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Basic information

Project name: "Developmental origins of health inequality – maternal influences, growth in early life, reproduction, and health in adulthood. The Uppsala Birth Cohort Multigeneration Study (UBCoS)"
Manager: Ilona Koupil
Period: 2004-01-01 - 2017-12-31
Funded by: Swedish Council for Working Life and Social Research and the Swedish Research Council


Health inequalities and social determinants of health are a cause of much concern in all societies today. The Uppsala Birth Cohort Multigeneration Study (UBCoS Multigen) was recently established at the Centre for Health Equity Studies and offers a unique opportunity to explore several issues highly relevant for health equity research. The uniqueness of our study is mainly in the possibility to apply a life-course approach to analysis in a cohort with detailed biological and social data stretching from birth to old age, and in being able to extend the transgenerational perspective to more than two successive generations.


Our main research objectives are to:
(i) Address questions of the extent to which and the mechanisms whereby social advantage and disadvantage are transmitted from one generation to the next, giving rise to continuity in social disadvantage both over the life cycle and across generations.
(ii) Explore how early social and biological factors, especially those related to cardiovascular risk, are transmitted from the parent generation to offspring generation(s).
(iii) Try to integrate the understanding of broader social mechanisms with the understanding of disease specific aetiology to answer the question of how, and to what extent, health inequalities are reproduced into each new generation.
Within this project, we hope to shed light upon some very specific mechanisms how health inequalities are formed over the life-course and regenerated in each new generation. In addition, we hope to be able to inform policy makers about factors that have a long term influence on educational attainment and health, offering new insights for prevention, health promotion and equity in educational attainment.

Study design

This unique multigenerational study started in 2005 when we were first able to combine existing data on a representative and well-defined cohort of 14,192 males and females born in Uppsala from 1915-1929 (the Uppsala Birth Cohort: UBCoS) with information on descendants of the original cohort members obtained from routine registers. In 2007-2011, the data set was further developed by additional data collection in school archives and records from Census 1930 and the period of follow-up was extended till end of year 2009. The study is unique in investigating intergenerational effects as "forward in time" processes, starting at the beginning of the last century (i.e. well before any of the routine registers were in place). Intergenerational associations can be currently investigated in more than 140,000 study subjects from families spanning up to five generations, including the 14,192 original cohort members, their 22,559 children, 38,771 grandchildren and 25,471 great grandchildren born up to 2009. The aim of the study is to investigate life course and intergenerational determinants of social inequalities in health.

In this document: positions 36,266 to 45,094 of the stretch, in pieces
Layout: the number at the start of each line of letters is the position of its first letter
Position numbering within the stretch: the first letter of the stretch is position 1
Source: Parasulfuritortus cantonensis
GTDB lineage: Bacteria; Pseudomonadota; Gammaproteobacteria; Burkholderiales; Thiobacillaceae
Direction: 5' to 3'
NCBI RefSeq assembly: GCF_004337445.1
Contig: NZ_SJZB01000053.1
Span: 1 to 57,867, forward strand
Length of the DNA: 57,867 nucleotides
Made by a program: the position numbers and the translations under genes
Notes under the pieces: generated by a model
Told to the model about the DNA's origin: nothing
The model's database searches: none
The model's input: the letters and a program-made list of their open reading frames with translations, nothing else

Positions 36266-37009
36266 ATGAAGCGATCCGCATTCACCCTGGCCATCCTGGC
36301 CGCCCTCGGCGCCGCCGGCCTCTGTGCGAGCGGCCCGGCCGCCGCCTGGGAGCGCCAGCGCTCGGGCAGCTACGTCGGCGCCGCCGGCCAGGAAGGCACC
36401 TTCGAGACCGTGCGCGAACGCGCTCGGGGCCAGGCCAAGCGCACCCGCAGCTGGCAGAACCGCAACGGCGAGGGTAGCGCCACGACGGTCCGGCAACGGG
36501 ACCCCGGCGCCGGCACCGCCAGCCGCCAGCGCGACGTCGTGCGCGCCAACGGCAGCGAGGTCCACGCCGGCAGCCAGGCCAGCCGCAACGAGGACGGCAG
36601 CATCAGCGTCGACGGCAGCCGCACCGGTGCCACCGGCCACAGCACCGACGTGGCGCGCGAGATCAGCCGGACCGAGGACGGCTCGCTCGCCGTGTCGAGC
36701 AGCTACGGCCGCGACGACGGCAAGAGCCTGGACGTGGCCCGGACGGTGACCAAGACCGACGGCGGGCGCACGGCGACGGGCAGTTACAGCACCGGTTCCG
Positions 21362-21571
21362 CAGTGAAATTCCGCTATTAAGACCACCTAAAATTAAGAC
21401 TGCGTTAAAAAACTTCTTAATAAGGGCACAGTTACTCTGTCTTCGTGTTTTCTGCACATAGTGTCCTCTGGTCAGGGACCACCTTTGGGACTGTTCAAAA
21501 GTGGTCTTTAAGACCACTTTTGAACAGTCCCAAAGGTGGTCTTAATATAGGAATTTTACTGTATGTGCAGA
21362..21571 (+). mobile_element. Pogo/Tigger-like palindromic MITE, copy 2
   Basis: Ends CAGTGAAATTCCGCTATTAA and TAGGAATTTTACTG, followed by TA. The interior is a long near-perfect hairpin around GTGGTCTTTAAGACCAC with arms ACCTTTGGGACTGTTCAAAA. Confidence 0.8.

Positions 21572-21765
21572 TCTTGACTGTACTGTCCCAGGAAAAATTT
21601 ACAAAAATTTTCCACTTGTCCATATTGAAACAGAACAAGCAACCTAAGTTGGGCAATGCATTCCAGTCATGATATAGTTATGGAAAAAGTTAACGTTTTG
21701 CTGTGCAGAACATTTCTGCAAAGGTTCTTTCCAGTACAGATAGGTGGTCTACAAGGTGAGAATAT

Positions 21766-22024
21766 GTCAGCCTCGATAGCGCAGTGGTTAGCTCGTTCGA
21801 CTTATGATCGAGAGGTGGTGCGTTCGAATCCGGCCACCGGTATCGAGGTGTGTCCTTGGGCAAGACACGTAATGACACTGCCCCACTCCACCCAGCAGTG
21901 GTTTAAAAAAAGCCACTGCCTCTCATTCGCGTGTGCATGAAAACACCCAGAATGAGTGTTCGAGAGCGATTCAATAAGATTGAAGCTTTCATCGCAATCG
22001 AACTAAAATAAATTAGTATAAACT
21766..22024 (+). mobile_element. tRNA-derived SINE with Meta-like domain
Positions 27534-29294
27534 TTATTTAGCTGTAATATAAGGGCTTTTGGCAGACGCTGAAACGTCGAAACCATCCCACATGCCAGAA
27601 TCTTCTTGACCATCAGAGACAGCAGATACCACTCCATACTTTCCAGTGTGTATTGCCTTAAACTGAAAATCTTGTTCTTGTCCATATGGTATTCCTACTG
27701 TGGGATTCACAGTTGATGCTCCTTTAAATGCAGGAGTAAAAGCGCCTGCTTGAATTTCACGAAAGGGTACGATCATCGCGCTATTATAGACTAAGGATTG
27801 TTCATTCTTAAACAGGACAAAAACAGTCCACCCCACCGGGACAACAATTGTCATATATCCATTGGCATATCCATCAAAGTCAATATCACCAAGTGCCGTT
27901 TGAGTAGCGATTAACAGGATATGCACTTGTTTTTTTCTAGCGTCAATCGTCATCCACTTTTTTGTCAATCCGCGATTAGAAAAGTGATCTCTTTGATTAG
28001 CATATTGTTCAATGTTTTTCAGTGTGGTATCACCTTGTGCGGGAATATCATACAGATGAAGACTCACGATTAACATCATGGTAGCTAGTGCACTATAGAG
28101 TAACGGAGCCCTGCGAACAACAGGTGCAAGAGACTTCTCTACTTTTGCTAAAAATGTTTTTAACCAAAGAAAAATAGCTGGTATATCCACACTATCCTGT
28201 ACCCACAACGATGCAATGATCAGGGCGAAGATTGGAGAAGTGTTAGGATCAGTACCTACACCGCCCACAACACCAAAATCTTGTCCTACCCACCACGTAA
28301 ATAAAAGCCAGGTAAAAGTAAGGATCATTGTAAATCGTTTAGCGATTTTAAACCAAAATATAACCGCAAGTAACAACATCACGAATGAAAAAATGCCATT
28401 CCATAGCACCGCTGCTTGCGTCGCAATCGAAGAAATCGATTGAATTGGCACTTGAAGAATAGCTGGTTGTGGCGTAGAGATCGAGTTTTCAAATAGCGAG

For further information or inquiries about access to data please contact the principal investigator Professor Ilona Koupil at

Recent publications

From cradle to grave: tracking socioeconomic inequalities in mortality in a cohort of 11 868 men and women born in Uppsala, Sweden, 1915-1929. 
Juárez SP, Goodman A, Koupil I. J Epidemiol Community Health. 2016 Jan 5. pii: jech-2015-206547. doi: 10.1136/jech-2015-206547. 

Maternal pelvic size, fetal growth and risk of stroke in adult offspring in a large Swedish cohort. 
Heshmati A, Chaparro MP, Koupil I. J Dev Orig Health Dis. 2016 Feb;7(1):108-13. doi: 10.1017/S2040174415007254.

The impact of parental educational trajectories on their adult offspring's overweight/obesity status: a study of three generations of Swedish men and women.
Chaparro MP, Koupil I. Soc Sci Med. 2014 Nov;120:199-207. doi: 10.1016/j.socscimed.2014.09.024. Epub 2014 Sep 16.

Early life conditions, partnership histories, and mortality risk for Swedish men and women born 1915-1929.
Donrovich R, Drefahl S, Koupil I. Soc Sci Med. 2014 May;108:60-7. doi: 10.1016/j.socscimed.2014.02.036. Epub 2014 Feb 24.

Socio-economic position over the life course and all-cause, and circulatory diseases mortality at age 50-87 years: results from a Swedish birth cohort.
Mishra GD, Chiesa F, Goodman A, De Stavola B, Koupil I. Eur J Epidemiol. 2013 Feb;28(2):139-47. doi: 10.1007/s10654-013-9777-z. Epub 2013 Feb 23.

Low fertility increases descendant socioeconomic position but reduces long-term fitness in a modern post-industrial society.
Goodman A, Koupil I, Lawson DW. Proc Biol Sci. 2012 Nov 7;279(1746):4342-51. Epub 2012 Aug 29.

Health equity: a lifecourse approach (104 Kb)

Maternal pelvic size not predictive of daughter's breast or ovarian cancer in a large Swedish cohort (160 Kb)

Social and biological determinants of reproductive success in Swedish males and females born 1915-29 (670 Kb)